24 January 2024

Assystem has partnered with the University of York, a leading academic institution for plasma physics research, to launch a PhD (*) focused on researching the development of a digital twin for a complex component which is essential to produce fusion energy.

Investing in research is a vital step in the journey to realising the commercial viability of fusion, which is a strategic goal for the UK as it prepares to build a prototype fusion power plant that delivers net energy.

The digital twin will model the divertor, one of the most challenging components in a tokamak fusion reactor. The tokamak fusion reactor uses powerful magnets to control a super-heated plasma away from the surface of the machine, and extract heat from the fusion reactions. The divertor, a key component inside the tokamak, manages plasma contamination and protects the surrounding equipment from thermal and neutron damage.

The PhD will entail the development of a body of research which establishes how a range of physics domains interact with the design of the component, including plasma, thermal, mechanical, electrical and particle transport and capture.

The digital twin will incorporate these physical processes in a design environment and will also investigate how inputs from an operating fusion energy plant can be used to drive the model of the divertor, creating a true virtual copy which is connected to the operating plant.

The resulting Digital Twin will enable virtual ‘gauges’ to be present on the divertor, measuring, by calculation, key parameters that physically cannot be instrumented, such as irradiation damage, crack propagation and fatigue damage.
This investment is one of many made by Assystem in recent years to support the advancement fusion energy. Alongside its lead role on major engineering contracts at ITER and with experience on JET (Joint European Torus), Assystem is also committed to building support for a burgeoning UK fusion industry following its publication of its 2021 report Fusion Energy: A Global Effort – A UK Opportunity with the Institution of Mechanical Engineers.

Today, Assystem is coordinating a new Fusion Industry Taskforce to clearly define the needs of the UKs growing fusion supply chain to enable to UK to build a world -leading fusion industry.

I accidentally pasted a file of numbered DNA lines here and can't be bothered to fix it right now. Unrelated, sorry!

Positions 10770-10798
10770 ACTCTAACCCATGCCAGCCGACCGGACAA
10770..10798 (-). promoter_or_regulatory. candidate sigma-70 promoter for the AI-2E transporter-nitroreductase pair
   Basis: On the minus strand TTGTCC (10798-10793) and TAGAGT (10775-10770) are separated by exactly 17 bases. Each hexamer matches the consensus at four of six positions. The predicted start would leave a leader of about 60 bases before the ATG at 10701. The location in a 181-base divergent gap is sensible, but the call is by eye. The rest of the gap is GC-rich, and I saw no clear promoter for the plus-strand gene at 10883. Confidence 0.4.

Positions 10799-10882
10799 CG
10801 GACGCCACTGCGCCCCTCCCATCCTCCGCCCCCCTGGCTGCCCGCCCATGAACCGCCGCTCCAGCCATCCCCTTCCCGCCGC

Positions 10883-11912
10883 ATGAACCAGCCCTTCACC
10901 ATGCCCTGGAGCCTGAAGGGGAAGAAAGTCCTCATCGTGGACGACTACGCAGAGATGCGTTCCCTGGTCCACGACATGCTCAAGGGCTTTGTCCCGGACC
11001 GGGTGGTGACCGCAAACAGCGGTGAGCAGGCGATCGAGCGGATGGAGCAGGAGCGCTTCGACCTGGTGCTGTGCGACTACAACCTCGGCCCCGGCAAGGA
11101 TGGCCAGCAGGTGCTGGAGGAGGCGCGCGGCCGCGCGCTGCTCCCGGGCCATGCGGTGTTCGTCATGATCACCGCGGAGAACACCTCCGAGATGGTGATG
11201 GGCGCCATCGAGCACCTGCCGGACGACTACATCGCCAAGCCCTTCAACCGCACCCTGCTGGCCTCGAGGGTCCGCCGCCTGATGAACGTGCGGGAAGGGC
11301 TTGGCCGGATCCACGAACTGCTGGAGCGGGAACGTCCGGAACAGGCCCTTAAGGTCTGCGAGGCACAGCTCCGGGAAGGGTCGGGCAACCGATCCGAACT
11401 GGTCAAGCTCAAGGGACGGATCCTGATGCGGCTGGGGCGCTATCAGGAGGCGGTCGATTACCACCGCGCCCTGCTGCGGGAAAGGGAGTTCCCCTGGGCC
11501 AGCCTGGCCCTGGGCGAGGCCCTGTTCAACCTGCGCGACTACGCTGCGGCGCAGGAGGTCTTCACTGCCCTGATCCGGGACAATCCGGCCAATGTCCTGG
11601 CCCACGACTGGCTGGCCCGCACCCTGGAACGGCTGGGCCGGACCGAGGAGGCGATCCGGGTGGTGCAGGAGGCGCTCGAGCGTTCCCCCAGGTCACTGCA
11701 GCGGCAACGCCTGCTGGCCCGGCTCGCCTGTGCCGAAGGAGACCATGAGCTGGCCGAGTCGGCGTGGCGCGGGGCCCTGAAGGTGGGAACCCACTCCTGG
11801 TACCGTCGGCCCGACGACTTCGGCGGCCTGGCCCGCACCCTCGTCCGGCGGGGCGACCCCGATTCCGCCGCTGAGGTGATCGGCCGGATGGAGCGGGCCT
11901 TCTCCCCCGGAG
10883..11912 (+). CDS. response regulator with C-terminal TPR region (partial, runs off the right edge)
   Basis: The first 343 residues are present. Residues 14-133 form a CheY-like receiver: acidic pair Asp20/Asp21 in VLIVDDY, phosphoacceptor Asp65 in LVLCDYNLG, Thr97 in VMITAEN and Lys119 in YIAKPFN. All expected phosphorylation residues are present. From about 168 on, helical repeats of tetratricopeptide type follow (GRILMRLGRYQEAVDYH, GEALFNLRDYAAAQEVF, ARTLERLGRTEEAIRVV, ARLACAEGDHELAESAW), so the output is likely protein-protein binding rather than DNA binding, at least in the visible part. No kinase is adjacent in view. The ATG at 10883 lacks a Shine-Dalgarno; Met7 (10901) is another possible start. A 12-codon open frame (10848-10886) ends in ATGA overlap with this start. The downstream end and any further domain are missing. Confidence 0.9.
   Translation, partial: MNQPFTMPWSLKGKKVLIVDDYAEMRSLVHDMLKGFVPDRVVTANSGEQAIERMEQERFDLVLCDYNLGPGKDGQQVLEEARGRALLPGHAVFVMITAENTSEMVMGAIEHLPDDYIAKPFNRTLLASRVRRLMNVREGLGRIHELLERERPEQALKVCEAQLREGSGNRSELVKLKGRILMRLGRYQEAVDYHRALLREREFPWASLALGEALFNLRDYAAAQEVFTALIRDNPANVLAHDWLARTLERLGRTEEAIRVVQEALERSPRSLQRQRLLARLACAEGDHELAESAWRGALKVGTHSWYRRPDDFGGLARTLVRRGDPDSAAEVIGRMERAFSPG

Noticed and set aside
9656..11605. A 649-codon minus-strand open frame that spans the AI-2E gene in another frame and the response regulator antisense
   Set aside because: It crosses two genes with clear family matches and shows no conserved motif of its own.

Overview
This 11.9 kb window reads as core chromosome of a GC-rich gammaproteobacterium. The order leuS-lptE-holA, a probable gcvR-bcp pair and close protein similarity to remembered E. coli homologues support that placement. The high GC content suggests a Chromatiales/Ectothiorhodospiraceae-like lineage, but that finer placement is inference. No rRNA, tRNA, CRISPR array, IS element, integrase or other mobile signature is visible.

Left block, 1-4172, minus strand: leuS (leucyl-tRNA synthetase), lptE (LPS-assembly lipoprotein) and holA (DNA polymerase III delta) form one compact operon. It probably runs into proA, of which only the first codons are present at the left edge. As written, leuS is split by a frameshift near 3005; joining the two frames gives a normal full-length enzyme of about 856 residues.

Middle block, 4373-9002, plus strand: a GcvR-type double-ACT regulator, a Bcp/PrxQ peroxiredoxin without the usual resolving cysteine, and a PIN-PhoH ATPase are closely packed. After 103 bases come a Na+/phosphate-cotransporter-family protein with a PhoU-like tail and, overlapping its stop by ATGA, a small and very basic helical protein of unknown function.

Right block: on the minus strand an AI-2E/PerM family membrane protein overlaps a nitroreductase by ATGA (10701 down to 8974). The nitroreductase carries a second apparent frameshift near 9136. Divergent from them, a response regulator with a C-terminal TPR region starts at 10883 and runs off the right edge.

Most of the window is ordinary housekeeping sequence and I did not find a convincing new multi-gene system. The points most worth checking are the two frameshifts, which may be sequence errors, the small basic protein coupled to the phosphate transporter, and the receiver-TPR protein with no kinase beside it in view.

(*) The PhD is part of the EPSRC Centre for Doctoral Training in Fusion Energy Science and Technology – the Fusion CDT, a collaboration between five world-class universities (Durham, Liverpool, Manchester, Oxford and York) working with a range of non-academic and industry partners to train four cohorts of PhD students. The 4-year PhD programme recruits about 20 students each year, focussing on plasma physics, materials science, advanced instrumentation and related technologies. After an initial period of taught courses in the first year to build essential fusion knowledge, students work on their research projects, sharing knowledge and experiences.

This research programme will help us to unlock the potential of one of the most complex components in a tokamak reactor. Digital twins are set to play a key role in bringing fusion energy to the fore, and we are delighted to be supporting this PhD in partnership with the University of York.
Gary Reed Assystem’s Technical Director for Fusion


S2 - Episode 3 | Fusion power projects: How to go from R&D to commercial deployment?

In this episode, we take a look at a technology of the future that could transform the world’s electricity production by 2050: fusion power. The ultimate goal is to master the production of unlimited, safe, and commercially competitive renewable energy as part of a zero-carbon energy mix.

Gary Reed
Technical Director, Fusion & Modular Nuclear
Eugenie Sylva
Delivery manager
S2 - Episode 3 | Fusion power projects: How to go from R&D to commercial deployment?

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